Squared Circle Soliloquy 4.20.14: Volume 1, Number 2: The Difference
Posted by Wyatt Beougher on 04.20.2014
John Cena recently discussed the WWE's inability to create new stars, but is he a part of that problem? 411's Wyatt Beougher examines...
Introduction: Wow. Last week's reader response was somewhat surprising to me, in that so many people apparently didn't read the whole column because I had the audacity to suggest that the Hogan/Rock/Austin segment could have been moved to the pre-show in favor of the tag title match. I guess watching so many UFC PPV pre-shows has altered my perspective, but the last thing before the actual show starts has traditionally been Dana White and Joe Rogan yelling about how awesome the PPV is going to be. That's basically what the three legends did to start the PPV (minus most of the yelling, obviously), and I felt like at that point, it was pretty much a wasted effort, because people had already purchased either the WWE Network or the PPV itself. A couple of readers pointed out the fact that it was great to see the WWE's three biggest stars on the thirtieth Wrestlemania as a nod to the past, and I cannot disagree with that. Another reader commented that the WWE will not really show signs of change until they make the Intercontinental and United States championships important as well, and I guess I would slot myself into that group, where I would like to see all of their secondary titles be treated with importance, including the tag titles, which, in theory, should be the second-most important belts in the company, as the highest accomplishment a tag team can aspire to.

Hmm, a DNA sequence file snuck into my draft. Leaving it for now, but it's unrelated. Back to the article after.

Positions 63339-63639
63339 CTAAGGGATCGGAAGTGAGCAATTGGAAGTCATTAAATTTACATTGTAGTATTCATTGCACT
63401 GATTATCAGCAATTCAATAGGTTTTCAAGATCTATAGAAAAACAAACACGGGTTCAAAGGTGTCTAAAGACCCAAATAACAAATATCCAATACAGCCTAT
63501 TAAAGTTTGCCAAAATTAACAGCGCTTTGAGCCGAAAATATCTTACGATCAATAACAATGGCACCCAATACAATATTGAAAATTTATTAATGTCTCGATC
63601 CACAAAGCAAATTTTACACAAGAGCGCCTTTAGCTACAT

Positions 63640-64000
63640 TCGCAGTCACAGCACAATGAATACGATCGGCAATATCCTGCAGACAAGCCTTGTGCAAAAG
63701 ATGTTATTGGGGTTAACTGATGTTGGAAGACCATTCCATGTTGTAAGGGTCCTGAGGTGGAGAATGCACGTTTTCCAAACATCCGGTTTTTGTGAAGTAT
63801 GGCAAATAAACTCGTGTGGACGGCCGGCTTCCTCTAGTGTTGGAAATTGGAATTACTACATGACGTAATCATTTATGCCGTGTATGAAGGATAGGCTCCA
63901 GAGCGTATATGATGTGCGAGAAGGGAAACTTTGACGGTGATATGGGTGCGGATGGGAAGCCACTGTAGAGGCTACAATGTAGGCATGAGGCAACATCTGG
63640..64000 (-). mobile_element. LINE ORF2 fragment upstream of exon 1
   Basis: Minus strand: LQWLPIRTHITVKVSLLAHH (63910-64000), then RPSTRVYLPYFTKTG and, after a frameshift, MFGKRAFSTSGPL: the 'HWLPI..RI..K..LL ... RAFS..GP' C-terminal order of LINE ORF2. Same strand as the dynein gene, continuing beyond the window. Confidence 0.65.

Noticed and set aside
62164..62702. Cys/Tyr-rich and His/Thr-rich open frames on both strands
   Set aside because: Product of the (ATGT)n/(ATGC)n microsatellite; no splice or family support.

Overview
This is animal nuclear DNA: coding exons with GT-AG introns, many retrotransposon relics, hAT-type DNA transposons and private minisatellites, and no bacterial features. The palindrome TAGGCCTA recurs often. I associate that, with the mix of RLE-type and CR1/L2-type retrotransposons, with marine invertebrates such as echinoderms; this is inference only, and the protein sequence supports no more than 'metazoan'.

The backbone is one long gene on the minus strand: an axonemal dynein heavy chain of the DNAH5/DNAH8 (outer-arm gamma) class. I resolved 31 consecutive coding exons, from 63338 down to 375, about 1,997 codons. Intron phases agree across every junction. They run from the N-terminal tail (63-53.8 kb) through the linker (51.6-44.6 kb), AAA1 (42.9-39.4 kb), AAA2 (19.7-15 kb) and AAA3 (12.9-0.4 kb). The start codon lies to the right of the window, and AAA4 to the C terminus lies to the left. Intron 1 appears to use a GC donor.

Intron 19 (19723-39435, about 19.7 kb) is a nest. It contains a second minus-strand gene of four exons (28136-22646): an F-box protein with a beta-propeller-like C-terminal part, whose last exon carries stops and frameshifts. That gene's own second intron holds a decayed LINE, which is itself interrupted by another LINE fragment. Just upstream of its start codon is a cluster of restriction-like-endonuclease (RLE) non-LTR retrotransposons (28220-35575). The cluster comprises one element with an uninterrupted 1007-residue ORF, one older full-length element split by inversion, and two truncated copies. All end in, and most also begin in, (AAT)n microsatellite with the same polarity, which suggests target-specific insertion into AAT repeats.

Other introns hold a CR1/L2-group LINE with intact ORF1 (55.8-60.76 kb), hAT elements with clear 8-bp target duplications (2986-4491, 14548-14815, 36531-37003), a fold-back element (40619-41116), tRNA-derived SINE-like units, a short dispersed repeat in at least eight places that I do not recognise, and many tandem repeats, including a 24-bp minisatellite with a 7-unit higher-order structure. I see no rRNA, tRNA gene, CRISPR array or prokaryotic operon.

At any rate, I apologize to anyone my opinion might have offended, and if you have found your way back here this week, I would like to thank you for the second chance, though my opinion this week is very likely going to be even less popular. Bear with me, though, as this is the first part of a three-part examination of why the WWE seems to continuously fail to build new stars, and the second and third parts should be significantly less controversial. And, just for clarification purposes, I am not actively trying to be controversial, just admitting that my opinion is probably not one that is shared with the majority of wrestling fans.
Squared Circle Soliloquy: The Difference
Premise: Over the past decade, the WWE has simultaneously lamented their inability to create new stars while repeatedly pressing the panic button and slotting John Cena back into the top of the card at the first sign of a ratings decline. Not only is this counterproductive to their future, it also hurts them in the present. Squared Circle Soliloquy presents a multi-part series examining the issues facing the WWE as they try to create new stars, with this installment looking specifically at Cena's role in that failure, however inadvertent it might be.
History: John Cena won his first heavyweight championship in the WWE at Wrestlemania 21 on April 3rd, 2005. Over the past nine years, he has received an unparalleled push and has unsurprisingly become the WWE's top-grossing star and biggest pay-per-view draw.